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NHibernate: Optimising Queries with Projections

15 Jan 2008

As I mentioned previously, I am a only just beginning to get a feel for NHibernate's querying abilities. Yesterday I had a situation where I wanted to retrieve particular records in a table based on values from another table. Here's an example, with names changed to protect the innocent:

Category
--Has Many Posts

I wanted to select all categories where the Post date was within a certain range. Here's what I started with:

DetachedCriteria criteria = DetachedCriteria.For(typeof (Category))
	.CreateCriteria("Posts")
	.Add(Expression.Between("PostDate", startDate, endDate));

The Category object has a collection property on it called Posts, so when I CreateCriteria("Posts"), I am effectively telling NH I want to drill down through that property and begin filtering on the properties of Post, which is what I do with the next line.

This was pretty straightforward, once I'd thought it through. However, running the query gave me hundreds of matches instead of the few I knew I should be getting. A bit of digging showed me that this was because (in SQL terms) this wasn't running a DISTINCT query, so I was getting a Category back for every matching Post. After a quick Google search, I found out how to replicate the DISTINCT keyword that I thought I was after:

DetachedCriteria criteria = DetachedCriteria.For(typeof (Category))
	.CreateCriteria("Posts")
	.Add(Expression.Between("PostDate", startDate, endDate))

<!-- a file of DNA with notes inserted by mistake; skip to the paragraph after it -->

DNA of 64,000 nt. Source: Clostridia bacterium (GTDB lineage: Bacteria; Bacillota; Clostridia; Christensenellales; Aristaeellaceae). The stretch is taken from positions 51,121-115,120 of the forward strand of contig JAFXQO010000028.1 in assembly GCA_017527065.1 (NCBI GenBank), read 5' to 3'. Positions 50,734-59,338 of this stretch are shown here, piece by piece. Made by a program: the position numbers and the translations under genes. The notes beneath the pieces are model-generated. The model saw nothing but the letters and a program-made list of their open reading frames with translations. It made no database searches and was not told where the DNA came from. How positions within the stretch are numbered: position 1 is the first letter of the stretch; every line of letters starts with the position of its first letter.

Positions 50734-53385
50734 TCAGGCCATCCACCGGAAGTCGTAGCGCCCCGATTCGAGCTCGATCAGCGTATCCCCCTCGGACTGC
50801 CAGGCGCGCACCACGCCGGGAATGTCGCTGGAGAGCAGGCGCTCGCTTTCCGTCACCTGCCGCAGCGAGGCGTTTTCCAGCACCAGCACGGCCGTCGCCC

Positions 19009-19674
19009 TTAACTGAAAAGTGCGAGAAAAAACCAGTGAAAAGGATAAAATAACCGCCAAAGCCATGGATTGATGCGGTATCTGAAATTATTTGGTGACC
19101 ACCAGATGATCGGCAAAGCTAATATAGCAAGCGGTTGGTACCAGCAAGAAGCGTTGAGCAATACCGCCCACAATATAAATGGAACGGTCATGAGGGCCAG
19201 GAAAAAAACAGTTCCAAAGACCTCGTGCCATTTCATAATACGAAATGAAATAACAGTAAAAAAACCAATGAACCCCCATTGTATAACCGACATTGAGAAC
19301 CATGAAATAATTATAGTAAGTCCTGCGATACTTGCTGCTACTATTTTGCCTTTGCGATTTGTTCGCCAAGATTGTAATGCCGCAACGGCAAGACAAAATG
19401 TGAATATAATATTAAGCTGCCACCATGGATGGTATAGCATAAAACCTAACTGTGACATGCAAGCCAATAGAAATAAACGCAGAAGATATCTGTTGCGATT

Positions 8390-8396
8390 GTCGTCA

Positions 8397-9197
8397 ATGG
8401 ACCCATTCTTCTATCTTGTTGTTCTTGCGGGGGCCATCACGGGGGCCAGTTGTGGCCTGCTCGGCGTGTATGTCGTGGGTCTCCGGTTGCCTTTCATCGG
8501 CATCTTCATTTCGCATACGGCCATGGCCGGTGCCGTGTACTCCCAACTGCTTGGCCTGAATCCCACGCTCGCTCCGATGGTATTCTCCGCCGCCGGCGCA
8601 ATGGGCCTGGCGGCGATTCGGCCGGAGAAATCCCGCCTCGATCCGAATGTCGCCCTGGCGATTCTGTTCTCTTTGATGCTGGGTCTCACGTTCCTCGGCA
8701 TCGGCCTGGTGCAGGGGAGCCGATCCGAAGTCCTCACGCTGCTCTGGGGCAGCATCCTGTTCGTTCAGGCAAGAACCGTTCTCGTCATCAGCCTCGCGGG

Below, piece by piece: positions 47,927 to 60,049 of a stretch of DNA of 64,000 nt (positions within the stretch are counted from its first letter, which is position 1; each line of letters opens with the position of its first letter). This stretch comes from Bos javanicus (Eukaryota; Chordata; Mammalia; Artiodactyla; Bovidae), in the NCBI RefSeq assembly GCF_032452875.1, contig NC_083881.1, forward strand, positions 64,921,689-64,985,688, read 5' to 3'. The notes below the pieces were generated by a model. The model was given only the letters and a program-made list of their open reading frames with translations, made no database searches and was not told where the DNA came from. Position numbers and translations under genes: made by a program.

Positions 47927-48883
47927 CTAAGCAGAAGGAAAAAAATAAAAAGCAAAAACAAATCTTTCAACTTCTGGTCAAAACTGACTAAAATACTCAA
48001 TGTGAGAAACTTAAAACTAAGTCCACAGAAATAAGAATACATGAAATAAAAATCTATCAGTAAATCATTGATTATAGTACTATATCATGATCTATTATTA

.SetResultTransformer(new NHibernate.Transform.DistinctRootEntityResultTransformer());

I tell NH to run a DISTINCT on the root entity, in this case Category, and hey presto, I get the number of records I was expecting. I sat down to test this out a little bit more and think about the solution in my head. It started getting a bit slow when I increased the date range, so I fired up SQL Server Profiler to see what was happening under the hood.

What I saw made lots of sense. It was pulling back all of the duplicate records I saw before I used the result transformer. It was also pulling back all of the data for the Post entity. The result transformer must work on the client side, so I was pulling back far too much information, and my test run was taking 10 seconds to complete.

There were two clear areas for optimisation here, and they were linked. I didn't need all of the Post data, and it was that which was causing me to get duplicate rows, so I rethought my code:

DetachedCriteria postList = DetachedCriteria.For(typeof(Post))
	.SetProjection(Projections.Property("Category.CategoryUID"))
	.Add(Expression.Between("PostDate", startDate, endDate));

DetachedCriteria criteria = DetachedCriteria.For(typeof (Category))
	.Add(Subqueries.PropertyIn("CategoryUID", postList));

Firstly I create a criteria to get the posts which I need, but with one important difference: SetProjection. In this example, I am saying that I only want to retrieve the CategoryUID on the Category property of Post. In other words, despite this being a Criteria for typeof(Post), I will actually pull back a list of integers representing the CategoryUIDs which match. I am narrowing down the columns which I am returning using Projections.

Secondly, I pass those results to a subquery, which is pretty much like using IN (SELECT) in your WHERE clause in a SQL statement. Using the PropertyIn method took me a while to discover, but when I did it worked like a charm. My test run now takes zero seconds to complete, and I am a happy developer.